If your puppy is scooting across the carpet, ground or grass—sitting down and pulling itself forward while dragging its bottom—you might need to learn how to express its anal glands. Puppy scooting generally means the pooch's bottom is irritated and/or itchy and that can be caused by many things including tapeworms, diarrhea fleas, or irritated anal glands.
Anal Gland Functions
Your puppy has two anal glands located beneath the skin within the wall of the anus. The pea-size glands function like a skunk's scent organs. Usually, the anal glands are expressed when the dog has a bowel movement, giving your pet's bathroom deposits sort of an individual smelly fingerprint. Pets sniff each other's bottoms as a way to communicate and "read" these scented name tags to identify each other.
Normal anal glands secrete a liquid or a creamy brownish/yellow substance that’s expressed whenever the puppy has a bowel movement. Glands may also be expressed when the pup is suddenly frightened or stressed and it contracts its anal sphincter—that’s the circular muscle that controls its rectum. You’ll notice a strong odor if this happens.
Most pets don't need anal gland maintenance since they naturally empty the glands when they have a bowel movement. In fact, problems can occur when the glands are manipulated and expressed too often by well-meaning caretakers. A small number of dogs may have problems emptying their anal glands on their own and this can lead to clogged ducts. Sometimes this can be the result of chronically soft stools or problems with diarrhea may not supply enough pressure to empty the glands. In addition, some pups may have abnormally small anal gland openings. The most common reason is that the dog has other skin problems, usually allergies, causing inflammation of the skin and this can lead to thickening and inflammation of the glands, making it harder for them to express. An affected puppy may lick the area to relieve the discomfort or scoot.
Small dog breeds like Toy Poodles are affected most often, and unexpressed glands can become clogged or impacted. You’ll know your dog has a problem if the area on one or both sides of the rectum swells. When glands become infected the secretions may contain blood or pus. In severe cases, a painful abscess may develop. The swelling will be red to purple on one or both sides of the rectum.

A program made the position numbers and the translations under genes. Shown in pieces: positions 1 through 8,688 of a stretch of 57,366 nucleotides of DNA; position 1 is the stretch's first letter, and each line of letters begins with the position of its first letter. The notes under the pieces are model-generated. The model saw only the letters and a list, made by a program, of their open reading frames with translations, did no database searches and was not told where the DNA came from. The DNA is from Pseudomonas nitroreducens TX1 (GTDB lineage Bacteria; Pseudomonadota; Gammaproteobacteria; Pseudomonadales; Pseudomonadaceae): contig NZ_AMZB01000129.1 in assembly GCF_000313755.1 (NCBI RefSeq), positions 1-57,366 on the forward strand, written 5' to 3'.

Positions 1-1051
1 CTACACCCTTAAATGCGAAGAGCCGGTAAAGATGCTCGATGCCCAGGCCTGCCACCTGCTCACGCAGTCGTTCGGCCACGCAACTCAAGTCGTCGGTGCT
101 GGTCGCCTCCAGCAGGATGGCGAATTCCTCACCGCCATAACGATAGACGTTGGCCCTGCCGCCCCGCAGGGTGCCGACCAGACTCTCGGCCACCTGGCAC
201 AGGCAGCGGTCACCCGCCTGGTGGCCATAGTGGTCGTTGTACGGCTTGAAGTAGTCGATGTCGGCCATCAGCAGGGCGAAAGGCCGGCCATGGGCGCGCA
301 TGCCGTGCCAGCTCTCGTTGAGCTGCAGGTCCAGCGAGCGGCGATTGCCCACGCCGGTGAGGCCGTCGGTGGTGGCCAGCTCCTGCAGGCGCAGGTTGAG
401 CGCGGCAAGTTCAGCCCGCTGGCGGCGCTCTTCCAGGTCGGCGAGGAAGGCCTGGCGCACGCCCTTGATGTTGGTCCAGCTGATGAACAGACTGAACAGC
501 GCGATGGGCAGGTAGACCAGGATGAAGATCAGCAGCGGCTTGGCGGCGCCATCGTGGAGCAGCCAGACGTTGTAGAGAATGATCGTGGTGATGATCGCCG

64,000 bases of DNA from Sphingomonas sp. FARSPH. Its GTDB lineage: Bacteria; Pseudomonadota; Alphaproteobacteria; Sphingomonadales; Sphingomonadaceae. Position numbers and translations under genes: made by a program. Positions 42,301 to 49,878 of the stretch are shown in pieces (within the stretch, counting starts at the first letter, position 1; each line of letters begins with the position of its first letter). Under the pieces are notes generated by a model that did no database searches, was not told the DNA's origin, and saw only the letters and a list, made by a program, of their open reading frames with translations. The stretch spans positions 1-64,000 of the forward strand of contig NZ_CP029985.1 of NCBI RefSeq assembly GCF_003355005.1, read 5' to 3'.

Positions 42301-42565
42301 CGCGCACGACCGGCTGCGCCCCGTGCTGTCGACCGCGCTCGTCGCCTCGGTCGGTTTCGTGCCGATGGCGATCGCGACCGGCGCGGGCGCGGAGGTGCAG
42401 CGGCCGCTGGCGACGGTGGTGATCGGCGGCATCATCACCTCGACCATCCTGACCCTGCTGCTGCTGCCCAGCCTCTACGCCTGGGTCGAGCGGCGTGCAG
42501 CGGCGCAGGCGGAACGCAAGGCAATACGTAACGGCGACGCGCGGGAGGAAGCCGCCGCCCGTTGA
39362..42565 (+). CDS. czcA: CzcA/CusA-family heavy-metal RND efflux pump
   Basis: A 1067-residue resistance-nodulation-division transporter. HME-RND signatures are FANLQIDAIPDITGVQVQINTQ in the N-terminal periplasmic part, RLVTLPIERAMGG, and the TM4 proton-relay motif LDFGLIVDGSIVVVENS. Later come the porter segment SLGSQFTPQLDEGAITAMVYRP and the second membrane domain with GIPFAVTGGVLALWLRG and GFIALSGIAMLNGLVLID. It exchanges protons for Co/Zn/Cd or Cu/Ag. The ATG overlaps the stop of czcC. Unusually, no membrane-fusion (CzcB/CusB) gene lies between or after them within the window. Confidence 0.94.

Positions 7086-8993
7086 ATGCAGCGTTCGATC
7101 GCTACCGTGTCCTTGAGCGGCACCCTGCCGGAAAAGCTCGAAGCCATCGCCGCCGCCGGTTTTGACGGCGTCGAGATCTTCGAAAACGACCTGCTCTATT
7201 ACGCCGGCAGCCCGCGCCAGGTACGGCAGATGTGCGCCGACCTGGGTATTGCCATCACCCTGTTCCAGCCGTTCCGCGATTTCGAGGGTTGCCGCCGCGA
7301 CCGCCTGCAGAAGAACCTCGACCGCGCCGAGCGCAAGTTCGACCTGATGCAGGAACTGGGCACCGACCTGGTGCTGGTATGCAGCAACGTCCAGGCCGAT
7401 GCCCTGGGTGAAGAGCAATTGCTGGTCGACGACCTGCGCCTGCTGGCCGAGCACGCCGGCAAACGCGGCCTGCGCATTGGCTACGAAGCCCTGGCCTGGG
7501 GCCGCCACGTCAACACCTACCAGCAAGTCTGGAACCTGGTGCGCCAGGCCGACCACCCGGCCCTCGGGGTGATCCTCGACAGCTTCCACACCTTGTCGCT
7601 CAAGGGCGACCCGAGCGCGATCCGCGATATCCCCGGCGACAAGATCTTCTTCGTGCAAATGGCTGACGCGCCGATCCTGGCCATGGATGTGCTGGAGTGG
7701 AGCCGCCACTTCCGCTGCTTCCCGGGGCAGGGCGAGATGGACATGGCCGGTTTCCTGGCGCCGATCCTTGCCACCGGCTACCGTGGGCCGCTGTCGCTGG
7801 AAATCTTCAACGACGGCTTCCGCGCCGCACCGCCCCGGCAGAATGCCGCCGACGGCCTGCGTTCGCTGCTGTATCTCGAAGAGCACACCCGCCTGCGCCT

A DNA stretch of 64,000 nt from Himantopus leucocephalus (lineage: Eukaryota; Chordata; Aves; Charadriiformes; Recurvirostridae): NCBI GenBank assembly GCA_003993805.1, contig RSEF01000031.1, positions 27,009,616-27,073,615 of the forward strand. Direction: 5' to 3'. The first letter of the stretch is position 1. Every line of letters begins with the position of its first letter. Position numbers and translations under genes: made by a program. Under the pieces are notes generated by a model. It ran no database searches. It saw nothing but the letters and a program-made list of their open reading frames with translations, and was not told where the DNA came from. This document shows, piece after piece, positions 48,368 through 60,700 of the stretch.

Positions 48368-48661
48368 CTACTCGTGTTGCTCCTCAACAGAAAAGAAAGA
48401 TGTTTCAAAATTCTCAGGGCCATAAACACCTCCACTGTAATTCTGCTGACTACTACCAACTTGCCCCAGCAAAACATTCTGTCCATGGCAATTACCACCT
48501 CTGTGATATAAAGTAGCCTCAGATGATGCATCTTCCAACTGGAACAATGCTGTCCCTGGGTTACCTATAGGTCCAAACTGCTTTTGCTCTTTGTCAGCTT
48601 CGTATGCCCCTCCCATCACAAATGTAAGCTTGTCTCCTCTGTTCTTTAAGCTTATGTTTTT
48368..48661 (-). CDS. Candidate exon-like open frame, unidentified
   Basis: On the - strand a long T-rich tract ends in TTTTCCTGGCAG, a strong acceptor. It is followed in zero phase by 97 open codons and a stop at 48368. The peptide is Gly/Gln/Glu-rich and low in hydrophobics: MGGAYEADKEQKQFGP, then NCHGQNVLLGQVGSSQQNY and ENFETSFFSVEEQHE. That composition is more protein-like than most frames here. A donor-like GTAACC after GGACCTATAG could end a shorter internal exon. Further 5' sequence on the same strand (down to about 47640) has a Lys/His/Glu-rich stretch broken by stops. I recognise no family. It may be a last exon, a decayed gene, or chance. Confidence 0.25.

When the glands are infected or become abscessed they'll need veterinary attention. Infected anal glands usually heal without complications, but pups that suffer recurrences of impaction or infection will need the anal glands checked frequently.
How to Express Anal Glands
The treatment requires manual expression of the anal glands. Many puppies object to owners messing with them down there, especially when they are very tender from inflamed anal glands. It’s best to have your veterinarian perform this service for your pet when anal glands are infected so you don’t cause further pain or injury. Additionally, since this is a painful condition, it is most humane to bring your dog to the vet so pain medication can be administered before any attempt and so care can be taken to make sure no one is bitten in the process. If you are a hardy soul willing to give it a try for the well-being of your pet, ask for a demonstration before trying this yourself and make sure to ask your vet it if is an appropriate treatment for your dog. For those who are NOT faint of heart—or nose—here's how it's done.
- Anal gland secretions stink, and the best place to perform anal gland maintenance is during your puppy’s bath. That way you can wash away any stray stuff that spills onto the fur.
- Wear latex gloves to protect your hands and reduce the “yuck” factor.
- Stand small pups on a safe raised surface or kneel on the floor beside larger puppies.
- You may benefit from an extra pair of hands to steady the dog’s head while you pay attention to the tail.
- Lift your pup's tail and find the glands on each side of the anus at about eight and four o'clock. They'll feel a bit like small marbles beneath the skin.
- Once you’ve located the glands, cover the area with a tissue. This will catch the debris as it’s expressed.
- With your thumb and forefinger on each side of the gland, gently push in and upward and squeeze as you would express a pimple. You should not have to press very hard, so if you are noticing a lot of resistance or your dog seems distressed, stop and contact your veterinarian.
- Use the tissue or a damp cloth to wipe away the smelly discharge as the sac empties.
- Offer your puppy a toy or treat as a reward for being a good dog.
Of course, it’s much better to prevent anal gland problems than treat once they develop. Watch for scooting puppies and get them checked to "nip problems in the butt!"
Scooting in Dogs. Purdue University College of Veterinary Medicine.
Anal Sac Disease in Dogs. VCA Hospitals.